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Advice on teaching sewing to young girls

Advice on teaching sewing to young girls

Old 08-27-2014, 12:50 PM
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Oh you are off to a great start. I worked with 4-Her's for years and am now working with my 3 oldest GD who are 8, 10 and 11. This summer they sewed pajama pants from flannel or cotton fabric using a Kwik Sew pattern. They've sewn potholders, pillow cases etc before.
What if you made the coaster a pot holder size using an 8 or 9 inch square? I use old bath towels as a padding. My Grands made them for teacher gifts at Christmas time.

Yes it's so hard to keep your hands at your side! In the early stages, I stress it doesn't have to be perfect and if it's a little crooked on the inside who's going to look as long as it holds every thing together. And that the more you sew, the better stitcher you become.

This is a great pillow case tute and all finished seams


Kudos to you for sharing your skills and love to a new generation.
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Old 08-27-2014, 01:17 PM
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the kids i taught loved making something useful the first class, gotta get them interested right out of the gate, or they shut down. Maybe a tissure holder they can use at school or in their purse. then teach them the basics. If mom is ther to help them, they can do the tissue holder or pillow case first. Then maybe the the 3rd or 4th class do the cleaning. We don't strat cleaning it b4 we sew. just my opinion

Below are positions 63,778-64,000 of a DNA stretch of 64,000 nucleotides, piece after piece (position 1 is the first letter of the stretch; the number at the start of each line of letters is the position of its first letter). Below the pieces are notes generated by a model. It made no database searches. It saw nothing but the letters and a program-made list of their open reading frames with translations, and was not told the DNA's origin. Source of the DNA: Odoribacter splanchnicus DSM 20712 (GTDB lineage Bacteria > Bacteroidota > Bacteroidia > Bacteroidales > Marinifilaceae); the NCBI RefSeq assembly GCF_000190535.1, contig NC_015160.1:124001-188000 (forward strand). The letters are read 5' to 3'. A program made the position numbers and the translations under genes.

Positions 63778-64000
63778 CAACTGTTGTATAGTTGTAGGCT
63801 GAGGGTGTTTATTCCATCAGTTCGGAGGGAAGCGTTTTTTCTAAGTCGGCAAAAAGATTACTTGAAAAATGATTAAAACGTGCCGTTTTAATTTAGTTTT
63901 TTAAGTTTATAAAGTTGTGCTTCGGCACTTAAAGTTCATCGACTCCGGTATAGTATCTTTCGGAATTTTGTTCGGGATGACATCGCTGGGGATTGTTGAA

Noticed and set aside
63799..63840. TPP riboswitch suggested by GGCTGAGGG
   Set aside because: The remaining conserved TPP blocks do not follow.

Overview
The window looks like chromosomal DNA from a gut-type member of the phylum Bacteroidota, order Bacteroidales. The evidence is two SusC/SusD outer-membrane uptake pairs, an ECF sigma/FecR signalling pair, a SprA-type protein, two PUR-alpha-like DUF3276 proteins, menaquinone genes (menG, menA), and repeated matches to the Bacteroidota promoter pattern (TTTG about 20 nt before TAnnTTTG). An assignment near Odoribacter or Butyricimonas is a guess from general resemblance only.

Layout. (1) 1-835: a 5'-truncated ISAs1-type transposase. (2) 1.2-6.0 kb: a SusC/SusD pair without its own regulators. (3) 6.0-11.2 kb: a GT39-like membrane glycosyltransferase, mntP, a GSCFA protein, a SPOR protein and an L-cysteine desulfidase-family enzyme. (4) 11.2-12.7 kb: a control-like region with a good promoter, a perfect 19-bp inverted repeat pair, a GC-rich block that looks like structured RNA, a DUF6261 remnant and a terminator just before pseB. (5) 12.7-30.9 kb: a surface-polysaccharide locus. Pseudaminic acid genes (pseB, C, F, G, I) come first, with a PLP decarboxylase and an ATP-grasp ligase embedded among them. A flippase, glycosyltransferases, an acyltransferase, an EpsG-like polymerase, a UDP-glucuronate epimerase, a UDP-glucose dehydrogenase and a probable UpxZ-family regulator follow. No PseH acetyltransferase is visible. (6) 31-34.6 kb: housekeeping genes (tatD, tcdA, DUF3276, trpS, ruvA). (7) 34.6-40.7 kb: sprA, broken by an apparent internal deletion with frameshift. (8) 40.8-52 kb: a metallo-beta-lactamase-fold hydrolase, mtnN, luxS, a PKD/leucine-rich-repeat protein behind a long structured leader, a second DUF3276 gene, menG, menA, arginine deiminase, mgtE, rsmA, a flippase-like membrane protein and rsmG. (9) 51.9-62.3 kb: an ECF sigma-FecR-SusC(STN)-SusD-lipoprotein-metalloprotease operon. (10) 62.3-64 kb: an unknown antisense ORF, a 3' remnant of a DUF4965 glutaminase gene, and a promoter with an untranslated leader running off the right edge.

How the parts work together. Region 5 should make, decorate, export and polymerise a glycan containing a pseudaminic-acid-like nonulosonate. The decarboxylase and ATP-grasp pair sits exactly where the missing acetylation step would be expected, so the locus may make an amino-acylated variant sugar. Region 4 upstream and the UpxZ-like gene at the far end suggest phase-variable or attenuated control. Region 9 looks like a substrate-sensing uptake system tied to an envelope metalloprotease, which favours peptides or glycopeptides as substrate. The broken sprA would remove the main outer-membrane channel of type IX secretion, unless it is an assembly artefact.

the coasters are great for gifts. so that could be a lesson to. just enlarge it and you have a potholder. lots of quick things to make. Even a 2 sq. pincushion is a good starter project. teach them to stuff really well, and when they think its stuffed enough, stuff some more. JMHO>
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Old 08-27-2014, 01:24 PM
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My grandkids start with a pillow, a pillowcase, an apron, pajama pants and a bag. They love to make things as Christmas gifts for their parents. I usually have them one-on-one which would be completely different than a class! Good luck!
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Old 08-27-2014, 01:24 PM
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I taught my 10 year old DGD to sew starting with the criss cross coasters. She loved it so much she made 24 of them & I didn't realize she was using the 5" charms I had saved for 18 years until it was too late. But she had fun
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Old 08-28-2014, 02:39 AM
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I know you will include a safety lesson as well and if you can manage varied tasks, try to have age appropriate activities forthe girls as there is a wide age range. Good luck for your efforts. I would also include the making of items to house their sewing gear or hobbies.
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Old 08-28-2014, 03:07 AM